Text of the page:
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A carnival float depicts the school strikes ‘Friday for Future’ with Greta Thunberg during a traditional carnival parade in Düsseldorf, Germany, on March 4. Photo: AP

Striking for the future: From Australia to Japan to India, youths will skip school on March 15 to protest against climate change

  • Students from at least six Asian countries will take part in Global Strike for Future
  • But authorities in some countries have warned students not to disrupt classes

On March 15, students from at least six countries in the Asia-Pacific will be part of a global school strike to demand concrete action from governments to tackle climate change.

They come from secondary schools and universities in Australia, Bangladesh, India, Japan, New Zealand and South Korea, and will join their peers in the Americas and Europe to take part in the Global Strike for Future.

“We are the ones who will inherit this Earth. We deserve to have a say about the kind of future we have, which at this stage could be non-existent unless we stand up and show the politicians how important this is to us,” said 18-year-old Sophie Handford, who has completed high school and is coordinating the strikes in New Zealand.

The protest comes a month after about 10,000 youngsters staged a nationwide school strike across 60 cities in Britain, showing how a grass roots movement inspired by a Swedish girl last summer had taken off.

Students taking part in a climate change protest in London on February 15. Photo: EPA

Greta Thunberg, 16, had planted herself in front of the Swedish parliament in August handing out fliers that said: “You grown-ups do not give a s*** about my future.” Many students around the globe have also been striking every Friday since Thunberg started her protest.

The students interviewed for this article said the movement was largely decentralised, with them learning about the strike on social media. Some kept in touch with other coordinators from abroad through encrypted messaging apps.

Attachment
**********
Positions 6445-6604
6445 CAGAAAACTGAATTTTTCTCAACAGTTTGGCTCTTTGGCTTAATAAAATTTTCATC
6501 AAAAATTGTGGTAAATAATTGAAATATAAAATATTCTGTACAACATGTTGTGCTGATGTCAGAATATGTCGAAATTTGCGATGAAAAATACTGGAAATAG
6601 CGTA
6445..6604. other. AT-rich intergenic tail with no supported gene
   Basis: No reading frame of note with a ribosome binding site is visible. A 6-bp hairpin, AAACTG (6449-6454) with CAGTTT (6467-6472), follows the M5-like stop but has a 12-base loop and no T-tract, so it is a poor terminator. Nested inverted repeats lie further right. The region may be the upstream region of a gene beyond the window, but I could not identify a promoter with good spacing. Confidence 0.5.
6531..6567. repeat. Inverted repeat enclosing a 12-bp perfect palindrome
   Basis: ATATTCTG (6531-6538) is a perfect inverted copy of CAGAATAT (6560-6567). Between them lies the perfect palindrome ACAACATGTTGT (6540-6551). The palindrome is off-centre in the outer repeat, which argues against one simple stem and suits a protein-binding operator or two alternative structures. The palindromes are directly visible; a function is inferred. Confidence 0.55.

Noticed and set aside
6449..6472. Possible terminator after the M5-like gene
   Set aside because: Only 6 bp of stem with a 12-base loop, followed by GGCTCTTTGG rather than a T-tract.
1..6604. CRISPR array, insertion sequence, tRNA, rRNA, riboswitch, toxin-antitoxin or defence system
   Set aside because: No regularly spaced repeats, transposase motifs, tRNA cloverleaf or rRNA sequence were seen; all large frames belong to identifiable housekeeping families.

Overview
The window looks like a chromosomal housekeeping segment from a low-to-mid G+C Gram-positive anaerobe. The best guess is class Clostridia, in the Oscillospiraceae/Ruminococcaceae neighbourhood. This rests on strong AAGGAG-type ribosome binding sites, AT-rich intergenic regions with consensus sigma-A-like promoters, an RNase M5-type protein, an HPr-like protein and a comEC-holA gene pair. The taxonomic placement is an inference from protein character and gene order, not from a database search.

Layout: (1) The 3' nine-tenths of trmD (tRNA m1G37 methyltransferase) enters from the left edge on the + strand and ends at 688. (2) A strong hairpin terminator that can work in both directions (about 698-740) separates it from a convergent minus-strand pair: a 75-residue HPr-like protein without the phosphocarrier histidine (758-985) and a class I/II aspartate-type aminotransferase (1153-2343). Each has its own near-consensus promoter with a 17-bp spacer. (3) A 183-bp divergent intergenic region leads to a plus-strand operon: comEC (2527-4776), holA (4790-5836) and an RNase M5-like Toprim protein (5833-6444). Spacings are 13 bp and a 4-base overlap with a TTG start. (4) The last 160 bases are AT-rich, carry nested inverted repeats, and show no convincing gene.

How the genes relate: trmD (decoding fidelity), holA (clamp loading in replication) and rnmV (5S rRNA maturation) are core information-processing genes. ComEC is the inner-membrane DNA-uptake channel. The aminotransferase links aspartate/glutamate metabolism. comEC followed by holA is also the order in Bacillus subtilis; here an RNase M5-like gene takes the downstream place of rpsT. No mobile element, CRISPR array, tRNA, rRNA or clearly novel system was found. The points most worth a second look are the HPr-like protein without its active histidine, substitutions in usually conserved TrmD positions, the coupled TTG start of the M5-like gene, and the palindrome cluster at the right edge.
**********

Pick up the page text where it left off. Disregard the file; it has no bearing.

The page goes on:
Hong Kong students plan school boycott to protest against climate change … but not all agree with action

A number of them wrote an open letter that British newspaper published on March 1. “We demand justice for all past, current and future victims of the climate crisis, and so we are rising up,” the letter said.

“There have been fires in some places where it has become so dry and rising sea levels are hitting our friends in the Pacific hard. We are also fighting for them so they are able to remain in their homes,” said Handford.

This is the first time that New Zealand’s young people will be striking in 24 cities including Auckland and Christchurch to demand the government to limit global warming to no more than 1.5 degrees Celsius (2.7 degrees Fahrenheit). Some of their demands include fast tracking paths to reach emission targets and stopping all exploration and extraction of fossil fuels.

Swedish climate activist Greta Thunberg. Photo: AFP

In Bangladesh, another first time strike is being organised in Dhaka, Sundarbans and Sylhet by 24-year-old Sabbir Ahmed, who emphasises that this country’s low-lying areas will be most affected by rising sea levels caused by climate change. Sabbir graduated in 2017 and has been working with youth groups to develop professional skills.

“Bangladesh has already seen some unusual weather patterns. Temperatures in the summer rise up to 38 degrees Celsius or more, and last rainy season the floods caused heavy losses to agricultural production,” said Sabbir, who wants governments of industrialised nations to take more responsibility for reducing emissions.

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The impact of climate change is already being felt throughout the world, but lower-income countries across Asia, Africa, and the Middle East do not have the resources to adapt to the changes, said Harald Heubaum, an associate professor in global energy and climate policy at the SOAS University of London.

He said developed countries in Europe and North America need to do more in terms of reducing emissions to mitigate the effects of climate change.

“The main polluters, including China and increasingly, India as well, need to invest a lot more so the least developed countries – those that haven’t caused problems, but face [the] consequences because they can’t adapt – can deal with this effectively,” Heubaum said.